How can we make European asylum policy more humane? European debate in Amsterdam

The Amsterdam student debating society Bonaparte hosted a public debate about the question: “Fortress Europe: is it time for a more liberal European asylum policy?” in cooperation with IDEA NL and Bürger Europas in the CREA student centre on November 20.  

Bonaparte members Walter Freeman and Axel Hirschel co-hosted the event. Judith Sargentini, Member of the European Parliament for GroenLinks (GreenLeft, GL) and Bonaparte chair Harriët Bergman argued in favour of the motion. The opposition consisted of Martijn Lunter, University of Amsterdam assistant professor in European law, and member of Bonaparte Koen Voors, former Board member of the youth wing of the liberal party VVD that opposes weakening restrictions on asylum. Peter Croonenbruck from Bürger Europas introduced the Europe-wide project, after which the speakers kicked off their debate.

The speakers all accepted that refugees should be helped in as humane a manner as possible, that we should try to prevent people from crossing the Mediterranean in such a dangerous fashion and that cooperation among European nations would be preferable over the current stand off between Northern-European nations willing to pay for refugee centres in Southern Europe but unwilling to relieve the burden in terms of numbers they take in and Southern European nations unwilling to make their asylum system accept higher numbers of refugees.

"Asylum policies are inhumane and force refugees, labour migrants and human traffickers together"

According to the proponents, the main solutions would be to separate the flows of refugees and migrant labourers by making it easier for migrants to work legally in Europe and by allowing refugees to seek asylum in embassies. Lastly, Sargentini stated that European nations should never step away from responsibility to house and feed asylum seekers waiting for their decisions. Bergman added that when it becomes easier to get short-term work permits, it will be easier for labour migrants to return to their home countries after a while, thereby putting less stress on receiving countries carrying capacity and providing them more protection. She argued that those who risk their lives to enter Europe now have probably burned all bridges and will not be able to return, so that it is almost irrelevant what caused them to leave. Separating labour migration from refugees would stop that.

The opponents preferred the system of UNHCR classifications of refugees and agreed that more European countries should probably take in more refugees from that system.  The system takes longer but is fairer than granting asylum on the basis of a criterion “who made it to Europe or to a nice embassy”. At the same time, we already accept a lot of refugees and there is a limit to the carrying capacity that our countries have. Lunter argued that when people start fearing refugees and the costs that they bring in terms of integration and social welfare, we should consider finding better solutions. In addition, he believed it unfair and inhumane to keep on giving false hope to asylum seekers with little chance of getting a status through lengthy judicial procedures. As Voors stated: living in limbo for a decade is depressing and often ends up in a declaration to be sent back anyways.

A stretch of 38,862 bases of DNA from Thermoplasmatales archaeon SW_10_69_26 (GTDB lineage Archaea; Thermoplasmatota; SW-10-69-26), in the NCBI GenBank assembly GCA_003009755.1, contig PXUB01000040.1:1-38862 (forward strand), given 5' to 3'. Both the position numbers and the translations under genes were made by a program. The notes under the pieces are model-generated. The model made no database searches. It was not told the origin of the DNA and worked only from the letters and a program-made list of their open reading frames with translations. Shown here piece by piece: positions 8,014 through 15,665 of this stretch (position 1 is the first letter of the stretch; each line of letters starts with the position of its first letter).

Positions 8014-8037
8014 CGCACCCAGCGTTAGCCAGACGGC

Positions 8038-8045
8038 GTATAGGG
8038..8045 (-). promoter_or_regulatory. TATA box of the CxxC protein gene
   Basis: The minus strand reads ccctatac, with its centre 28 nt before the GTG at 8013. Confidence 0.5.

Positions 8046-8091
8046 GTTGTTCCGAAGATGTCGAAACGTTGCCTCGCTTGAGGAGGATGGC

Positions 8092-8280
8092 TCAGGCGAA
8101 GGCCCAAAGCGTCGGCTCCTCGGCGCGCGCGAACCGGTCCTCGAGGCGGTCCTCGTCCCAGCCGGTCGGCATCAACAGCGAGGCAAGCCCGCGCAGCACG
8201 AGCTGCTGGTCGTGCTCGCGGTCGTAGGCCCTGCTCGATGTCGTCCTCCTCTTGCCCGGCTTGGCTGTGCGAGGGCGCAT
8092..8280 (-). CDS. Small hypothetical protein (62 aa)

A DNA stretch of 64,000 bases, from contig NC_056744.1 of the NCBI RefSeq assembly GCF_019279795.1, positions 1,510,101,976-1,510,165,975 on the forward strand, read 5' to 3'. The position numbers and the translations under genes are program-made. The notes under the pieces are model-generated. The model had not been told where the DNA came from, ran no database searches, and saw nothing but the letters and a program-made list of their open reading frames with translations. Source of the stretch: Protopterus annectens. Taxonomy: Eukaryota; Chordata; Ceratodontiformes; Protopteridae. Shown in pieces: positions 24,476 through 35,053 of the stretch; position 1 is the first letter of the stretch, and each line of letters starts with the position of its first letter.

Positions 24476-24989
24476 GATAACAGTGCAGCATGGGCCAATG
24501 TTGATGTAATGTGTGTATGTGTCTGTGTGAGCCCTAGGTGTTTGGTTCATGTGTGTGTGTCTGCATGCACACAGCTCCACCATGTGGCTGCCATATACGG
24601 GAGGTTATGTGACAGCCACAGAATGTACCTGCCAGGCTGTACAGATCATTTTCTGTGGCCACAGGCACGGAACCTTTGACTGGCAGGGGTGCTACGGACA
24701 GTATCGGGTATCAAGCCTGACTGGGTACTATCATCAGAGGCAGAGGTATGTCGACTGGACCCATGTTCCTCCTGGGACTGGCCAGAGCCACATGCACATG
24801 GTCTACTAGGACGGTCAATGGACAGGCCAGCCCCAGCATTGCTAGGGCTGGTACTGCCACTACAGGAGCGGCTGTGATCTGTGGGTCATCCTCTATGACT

"Strict and speedy decisions bring clarity. That is humane, leaving people in limbo is not."

The debate then opened up for the audience to ask questions. They clarified a few more differences between the proponents and opponents. The questions also pointed to a number of differences: the proposition speakers argued that a more liberal policy would lead to fewer deaths of migrants seeking to enter Europe, which the opposition questioned. The opposition did not accept that the risk one takes to enter a country, or when one flees a country should count in an asylum procedure, only how much risk there is when returning. The proposition disagreed with the opposition on whether any level of appeal should be disallowed, as at least 20% of decisions in the Netherlands are eventually appealed. The opposition argued that in most cases this just leaves people in limbo for years.

The proposition and opposition speakers all had one final chance to argue their case, before the audience was asked for a vote. The vast majority voted for the proposition, while the audience was relatively equally divided on the issue before the debate. Walter Freeman invited all students who enjoyed the debate to come to Bonaparte’s debate location ‘t Gespuis next Thursday for more debates.

Pictures of the debate are now available online. The European Debates are a follow-up to the project Klartext Europa that started a series of public debates between university students and politicians on European political themes across German-speaking countries in 2013. IDEA NL is the partner for the Netherlands, and coordinates between Bürger Europas and Dutch student debating societies. The first Dutch debate took place in Rotterdam in May, another one is planned in Leiden in December.

The European debates allow politicians to not only debate in front of a student audience, but to debate together with talented student speakers and engage with questions from the audience in a style inspired by the Oxford  Chamber debates. Find out more about the format on the project’s Facebook page and the website of the Verband der Debattierclubs an Hochschulen (VDCH). The project is made possible with funding from the European Parliament, the Allianz Cultural Foundation and the German Federal Press and Information Office.

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